The volume of information regarding COVID-19 released in the past week is overwhelming. The initial, simple message has increased in complexity with new tallies daily on how many are infected and what actions governments, educational institutions, hospitals, and businesses are taking to help control the spread of the infection.
With no medications and/or vaccines currently available, the focus remains on personal hygiene, COVID-19 testing, and public health strategies.
But really…what is a “pandemic” and what can we expect over the upcoming weeks as the world responds to this infection?
A pandemic is defined when an infection has “efficient and sustained human to human transmission worldwide.” Some recent prior pandemics have included HIV/AIDS 2005, Hong Kong Flu pandemic 1968, and the Asian Flu pandemic of 1956.
There are phases to a pandemic with different public health strategies applied in each phase.
Currently, in the United States, we are experiencing the Acceleration phase, so you can expect rapid doubling of cases over the next days to weeks. How fast this occurs depends on how successful we are in applying the public health strategies.
Over the next week we will continue to see case identifications with isolation of those sick patients, enhanced testing for COVID-19 to help us to identify cases, plus the addition of more and more social distancing, which includes things like cancelling large public events, closing schools, etc.
The peak of the pandemic will see cancellation and postponement of elective medical care, including procedures like knee replacements, hysterectomies and routine physicals.
Much has been highlighted in the news regarding COVID-19 testing and social distancing, but one important thing to note is that COVID-19 testing is recommended for only a small subset of people who:
Have a fever of 100.4 and cough/shortness of breath
You have returned from international travel with the last 14 days, or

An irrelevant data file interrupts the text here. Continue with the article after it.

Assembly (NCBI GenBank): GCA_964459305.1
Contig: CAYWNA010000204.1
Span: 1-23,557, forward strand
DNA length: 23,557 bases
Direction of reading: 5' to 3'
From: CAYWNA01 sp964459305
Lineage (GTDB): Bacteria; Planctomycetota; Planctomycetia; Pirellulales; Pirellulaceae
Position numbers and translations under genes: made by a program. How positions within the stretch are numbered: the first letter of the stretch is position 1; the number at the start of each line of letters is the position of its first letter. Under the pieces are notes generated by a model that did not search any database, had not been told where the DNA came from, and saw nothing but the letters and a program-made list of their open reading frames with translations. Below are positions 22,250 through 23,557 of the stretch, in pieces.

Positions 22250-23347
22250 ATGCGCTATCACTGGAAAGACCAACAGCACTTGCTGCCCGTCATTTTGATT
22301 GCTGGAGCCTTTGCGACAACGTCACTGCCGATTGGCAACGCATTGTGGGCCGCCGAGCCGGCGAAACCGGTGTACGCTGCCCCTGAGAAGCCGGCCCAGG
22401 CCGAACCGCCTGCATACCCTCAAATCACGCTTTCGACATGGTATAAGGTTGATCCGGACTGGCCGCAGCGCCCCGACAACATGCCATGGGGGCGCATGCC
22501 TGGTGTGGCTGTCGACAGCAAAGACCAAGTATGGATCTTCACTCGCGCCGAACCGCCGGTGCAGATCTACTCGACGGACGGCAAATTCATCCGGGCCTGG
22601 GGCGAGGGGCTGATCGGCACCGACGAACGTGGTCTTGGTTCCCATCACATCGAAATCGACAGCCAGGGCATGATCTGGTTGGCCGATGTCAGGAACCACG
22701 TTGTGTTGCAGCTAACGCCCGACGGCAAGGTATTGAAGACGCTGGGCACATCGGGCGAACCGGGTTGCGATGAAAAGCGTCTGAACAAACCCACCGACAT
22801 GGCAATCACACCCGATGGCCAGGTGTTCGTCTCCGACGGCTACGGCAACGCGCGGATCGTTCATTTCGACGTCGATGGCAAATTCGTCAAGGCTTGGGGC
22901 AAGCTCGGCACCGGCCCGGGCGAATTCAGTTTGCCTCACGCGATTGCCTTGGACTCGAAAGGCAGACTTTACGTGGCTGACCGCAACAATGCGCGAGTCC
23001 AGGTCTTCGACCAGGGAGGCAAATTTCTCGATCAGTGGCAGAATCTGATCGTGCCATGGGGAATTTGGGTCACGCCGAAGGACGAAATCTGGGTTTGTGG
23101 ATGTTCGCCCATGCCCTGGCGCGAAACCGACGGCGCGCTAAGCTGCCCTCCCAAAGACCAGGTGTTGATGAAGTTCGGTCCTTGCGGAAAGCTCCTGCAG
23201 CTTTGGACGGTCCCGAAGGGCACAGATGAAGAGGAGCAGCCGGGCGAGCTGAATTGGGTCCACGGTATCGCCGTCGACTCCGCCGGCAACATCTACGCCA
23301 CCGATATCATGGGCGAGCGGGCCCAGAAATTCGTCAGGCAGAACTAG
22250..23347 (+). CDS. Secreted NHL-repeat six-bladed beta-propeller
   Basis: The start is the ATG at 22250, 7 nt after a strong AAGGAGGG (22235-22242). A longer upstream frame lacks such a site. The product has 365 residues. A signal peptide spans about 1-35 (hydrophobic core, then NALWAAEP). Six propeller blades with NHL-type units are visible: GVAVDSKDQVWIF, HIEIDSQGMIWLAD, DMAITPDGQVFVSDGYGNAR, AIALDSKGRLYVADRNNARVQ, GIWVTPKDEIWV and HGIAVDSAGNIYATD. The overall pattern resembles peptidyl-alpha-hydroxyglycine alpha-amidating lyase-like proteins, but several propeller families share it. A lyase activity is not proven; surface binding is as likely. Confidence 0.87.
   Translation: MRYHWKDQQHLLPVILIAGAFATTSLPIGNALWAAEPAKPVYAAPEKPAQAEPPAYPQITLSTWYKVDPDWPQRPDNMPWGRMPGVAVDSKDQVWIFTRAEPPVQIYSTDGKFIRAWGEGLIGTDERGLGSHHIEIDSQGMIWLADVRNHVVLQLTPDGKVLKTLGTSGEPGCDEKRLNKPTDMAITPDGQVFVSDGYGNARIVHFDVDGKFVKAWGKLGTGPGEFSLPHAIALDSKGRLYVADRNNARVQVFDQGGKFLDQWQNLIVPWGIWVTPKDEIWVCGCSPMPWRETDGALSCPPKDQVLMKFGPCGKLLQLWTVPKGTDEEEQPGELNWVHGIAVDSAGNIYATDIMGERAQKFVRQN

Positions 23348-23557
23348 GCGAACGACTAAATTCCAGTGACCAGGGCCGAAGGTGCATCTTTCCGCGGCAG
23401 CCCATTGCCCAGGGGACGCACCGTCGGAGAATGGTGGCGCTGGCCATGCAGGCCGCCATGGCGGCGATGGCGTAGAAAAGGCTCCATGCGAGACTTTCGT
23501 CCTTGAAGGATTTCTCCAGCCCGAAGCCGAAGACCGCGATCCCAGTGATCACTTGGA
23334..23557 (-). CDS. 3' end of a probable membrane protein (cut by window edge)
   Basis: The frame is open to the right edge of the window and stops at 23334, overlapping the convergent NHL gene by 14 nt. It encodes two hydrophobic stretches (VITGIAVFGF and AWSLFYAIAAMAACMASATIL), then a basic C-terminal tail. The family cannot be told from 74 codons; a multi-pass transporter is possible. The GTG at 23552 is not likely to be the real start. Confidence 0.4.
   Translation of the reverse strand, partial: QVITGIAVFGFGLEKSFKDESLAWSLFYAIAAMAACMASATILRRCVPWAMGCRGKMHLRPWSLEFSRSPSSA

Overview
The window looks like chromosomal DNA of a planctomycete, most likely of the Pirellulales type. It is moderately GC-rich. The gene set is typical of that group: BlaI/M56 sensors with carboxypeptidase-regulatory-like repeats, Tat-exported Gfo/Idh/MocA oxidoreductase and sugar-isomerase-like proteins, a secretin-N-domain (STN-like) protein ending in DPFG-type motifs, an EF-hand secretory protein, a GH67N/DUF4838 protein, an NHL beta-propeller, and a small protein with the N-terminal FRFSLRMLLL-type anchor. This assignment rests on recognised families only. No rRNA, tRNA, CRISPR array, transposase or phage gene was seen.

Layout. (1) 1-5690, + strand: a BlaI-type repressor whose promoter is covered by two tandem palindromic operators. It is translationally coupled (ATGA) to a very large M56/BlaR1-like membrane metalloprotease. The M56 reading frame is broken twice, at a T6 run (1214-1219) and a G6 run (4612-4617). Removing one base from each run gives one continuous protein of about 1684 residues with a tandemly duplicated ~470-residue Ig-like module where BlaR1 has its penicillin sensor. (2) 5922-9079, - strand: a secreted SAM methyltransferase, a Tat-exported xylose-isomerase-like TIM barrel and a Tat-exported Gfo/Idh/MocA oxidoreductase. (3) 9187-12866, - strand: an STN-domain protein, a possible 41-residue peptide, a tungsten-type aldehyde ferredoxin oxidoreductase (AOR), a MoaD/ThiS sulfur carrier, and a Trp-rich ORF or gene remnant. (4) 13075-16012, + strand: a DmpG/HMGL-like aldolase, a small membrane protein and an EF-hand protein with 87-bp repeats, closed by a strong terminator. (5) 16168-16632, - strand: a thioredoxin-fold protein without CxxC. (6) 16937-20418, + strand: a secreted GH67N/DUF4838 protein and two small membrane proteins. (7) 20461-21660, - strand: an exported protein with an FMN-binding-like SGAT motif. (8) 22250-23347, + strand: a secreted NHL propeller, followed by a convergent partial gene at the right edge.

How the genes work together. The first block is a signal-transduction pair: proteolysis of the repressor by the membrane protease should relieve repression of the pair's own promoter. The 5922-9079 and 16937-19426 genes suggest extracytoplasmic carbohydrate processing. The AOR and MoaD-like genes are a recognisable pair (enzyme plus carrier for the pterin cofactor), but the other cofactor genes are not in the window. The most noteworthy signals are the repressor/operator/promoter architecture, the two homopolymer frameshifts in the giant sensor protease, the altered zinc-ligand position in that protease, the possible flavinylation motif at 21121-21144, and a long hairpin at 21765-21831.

You have returned from a cruise within the last 14 days, or
You have been in close contact with someone who is sick with known Coronavirus.
As more tests become available testing volume will increase, but it is important to understand that these tests are primarily to help our public health and medical systems to understand the timing and aggressiveness of social distancing, and to manage medical resources.
For the short term, there are no proven antivirals or vaccines to treat this infection. Medical care will be focused on supportive treatment for those who develop breathing complications from the infection.
As a reminder, if you are concerned that you may have symptoms of fever, cough, or shortness of breath and are wondering if you should seek testing, the Medi-Share program offers free MDLive telehealth for its members, available 24/7. You can speak with a board certified physician who can help guide you on the best next steps to safeguard your health.
Medi-Share, like our nation, will continue to monitor the COVID-19 situation. We encourage our members and everyone to stay calm and to follow local public health recommendations regarding travel, avoiding work/school if sick, and implementing social distancing when directed in your area.
We are grateful to be a part of a faith community and are lifting our members, our staff, and our nation in prayer.